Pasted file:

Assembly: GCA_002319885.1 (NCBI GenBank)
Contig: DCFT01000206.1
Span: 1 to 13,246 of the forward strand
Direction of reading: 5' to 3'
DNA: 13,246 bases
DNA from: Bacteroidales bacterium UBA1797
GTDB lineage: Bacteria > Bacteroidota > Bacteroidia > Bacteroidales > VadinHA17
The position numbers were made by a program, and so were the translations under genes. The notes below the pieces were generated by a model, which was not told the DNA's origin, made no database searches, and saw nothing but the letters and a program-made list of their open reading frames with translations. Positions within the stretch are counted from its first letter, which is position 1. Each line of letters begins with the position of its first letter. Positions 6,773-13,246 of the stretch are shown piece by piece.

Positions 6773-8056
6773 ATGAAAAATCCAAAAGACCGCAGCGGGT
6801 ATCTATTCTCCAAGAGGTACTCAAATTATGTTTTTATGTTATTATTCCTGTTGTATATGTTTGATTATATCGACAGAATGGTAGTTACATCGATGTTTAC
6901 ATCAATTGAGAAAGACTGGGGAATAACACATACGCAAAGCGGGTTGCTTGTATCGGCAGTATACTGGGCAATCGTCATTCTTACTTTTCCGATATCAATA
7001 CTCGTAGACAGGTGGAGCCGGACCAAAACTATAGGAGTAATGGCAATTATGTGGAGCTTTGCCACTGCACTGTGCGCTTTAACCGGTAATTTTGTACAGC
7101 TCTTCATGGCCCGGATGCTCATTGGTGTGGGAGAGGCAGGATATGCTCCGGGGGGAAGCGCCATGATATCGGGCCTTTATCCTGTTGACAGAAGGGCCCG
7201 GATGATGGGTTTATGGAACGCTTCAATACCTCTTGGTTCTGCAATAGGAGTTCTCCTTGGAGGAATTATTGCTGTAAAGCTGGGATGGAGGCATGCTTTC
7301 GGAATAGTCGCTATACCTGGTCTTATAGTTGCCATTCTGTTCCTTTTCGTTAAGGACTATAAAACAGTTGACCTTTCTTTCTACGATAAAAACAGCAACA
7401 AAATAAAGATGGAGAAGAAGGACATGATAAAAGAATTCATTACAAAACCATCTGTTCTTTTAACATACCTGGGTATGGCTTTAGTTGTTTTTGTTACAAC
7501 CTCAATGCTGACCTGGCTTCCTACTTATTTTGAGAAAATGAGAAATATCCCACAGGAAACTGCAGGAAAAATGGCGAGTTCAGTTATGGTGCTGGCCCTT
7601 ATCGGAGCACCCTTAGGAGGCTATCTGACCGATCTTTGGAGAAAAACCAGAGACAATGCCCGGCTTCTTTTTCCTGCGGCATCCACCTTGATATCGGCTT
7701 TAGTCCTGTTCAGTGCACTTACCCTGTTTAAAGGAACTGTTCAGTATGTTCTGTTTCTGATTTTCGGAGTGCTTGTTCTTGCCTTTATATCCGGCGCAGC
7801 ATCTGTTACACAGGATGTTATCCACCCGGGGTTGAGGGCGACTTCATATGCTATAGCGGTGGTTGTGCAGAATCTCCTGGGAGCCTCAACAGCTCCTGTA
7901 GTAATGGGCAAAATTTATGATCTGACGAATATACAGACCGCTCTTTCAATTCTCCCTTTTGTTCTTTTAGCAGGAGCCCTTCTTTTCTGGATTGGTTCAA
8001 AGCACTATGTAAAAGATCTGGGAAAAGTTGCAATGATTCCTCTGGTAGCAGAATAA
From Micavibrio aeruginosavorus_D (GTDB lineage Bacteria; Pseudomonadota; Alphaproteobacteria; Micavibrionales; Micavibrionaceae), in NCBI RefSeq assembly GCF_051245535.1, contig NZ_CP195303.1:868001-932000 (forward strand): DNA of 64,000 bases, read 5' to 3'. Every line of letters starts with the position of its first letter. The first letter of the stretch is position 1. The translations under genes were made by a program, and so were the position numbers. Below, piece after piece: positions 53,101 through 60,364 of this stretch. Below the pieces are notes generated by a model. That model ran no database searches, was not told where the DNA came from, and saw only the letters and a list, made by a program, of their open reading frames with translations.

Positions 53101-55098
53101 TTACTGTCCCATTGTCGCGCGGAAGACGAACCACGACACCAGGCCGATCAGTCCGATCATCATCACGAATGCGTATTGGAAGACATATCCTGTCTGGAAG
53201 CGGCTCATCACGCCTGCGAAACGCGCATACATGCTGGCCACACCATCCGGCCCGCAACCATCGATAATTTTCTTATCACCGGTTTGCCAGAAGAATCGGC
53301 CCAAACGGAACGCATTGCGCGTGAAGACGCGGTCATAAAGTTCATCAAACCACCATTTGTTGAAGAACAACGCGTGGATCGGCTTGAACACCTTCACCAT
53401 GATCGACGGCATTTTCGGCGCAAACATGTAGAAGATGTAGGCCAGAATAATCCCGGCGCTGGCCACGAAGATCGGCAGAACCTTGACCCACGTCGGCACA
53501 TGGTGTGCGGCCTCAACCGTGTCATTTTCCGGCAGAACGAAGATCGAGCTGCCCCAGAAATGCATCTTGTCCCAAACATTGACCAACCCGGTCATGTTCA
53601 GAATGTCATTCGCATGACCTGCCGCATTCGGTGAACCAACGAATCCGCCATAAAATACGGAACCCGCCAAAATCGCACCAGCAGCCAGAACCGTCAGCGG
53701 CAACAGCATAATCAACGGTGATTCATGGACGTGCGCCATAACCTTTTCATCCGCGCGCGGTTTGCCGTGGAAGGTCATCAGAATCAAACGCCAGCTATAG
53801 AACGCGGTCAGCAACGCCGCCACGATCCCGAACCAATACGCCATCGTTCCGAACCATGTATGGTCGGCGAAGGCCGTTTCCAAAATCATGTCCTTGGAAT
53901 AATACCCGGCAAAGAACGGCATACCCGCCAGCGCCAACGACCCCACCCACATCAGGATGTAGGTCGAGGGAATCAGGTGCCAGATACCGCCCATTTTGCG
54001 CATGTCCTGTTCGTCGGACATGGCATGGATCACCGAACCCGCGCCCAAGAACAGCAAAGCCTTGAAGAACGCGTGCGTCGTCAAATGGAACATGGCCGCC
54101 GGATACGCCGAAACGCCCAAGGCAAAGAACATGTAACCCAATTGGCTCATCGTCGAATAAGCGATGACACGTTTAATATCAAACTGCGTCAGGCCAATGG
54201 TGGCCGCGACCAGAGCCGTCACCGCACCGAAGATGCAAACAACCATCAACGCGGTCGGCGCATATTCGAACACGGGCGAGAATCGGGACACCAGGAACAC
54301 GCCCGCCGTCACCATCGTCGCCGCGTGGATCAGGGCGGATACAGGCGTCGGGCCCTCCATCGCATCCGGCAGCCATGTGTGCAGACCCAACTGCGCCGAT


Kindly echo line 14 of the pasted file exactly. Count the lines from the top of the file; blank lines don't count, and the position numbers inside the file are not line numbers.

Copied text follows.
7101 TCTTCATGGCCCGGATGCTCATTGGTGTGGGAGAGGCAGGATATGCTCCGGGGGGAAGCGCCATGATATCGGGCCTTTATCCTGTTGACAGAAGGGCCCG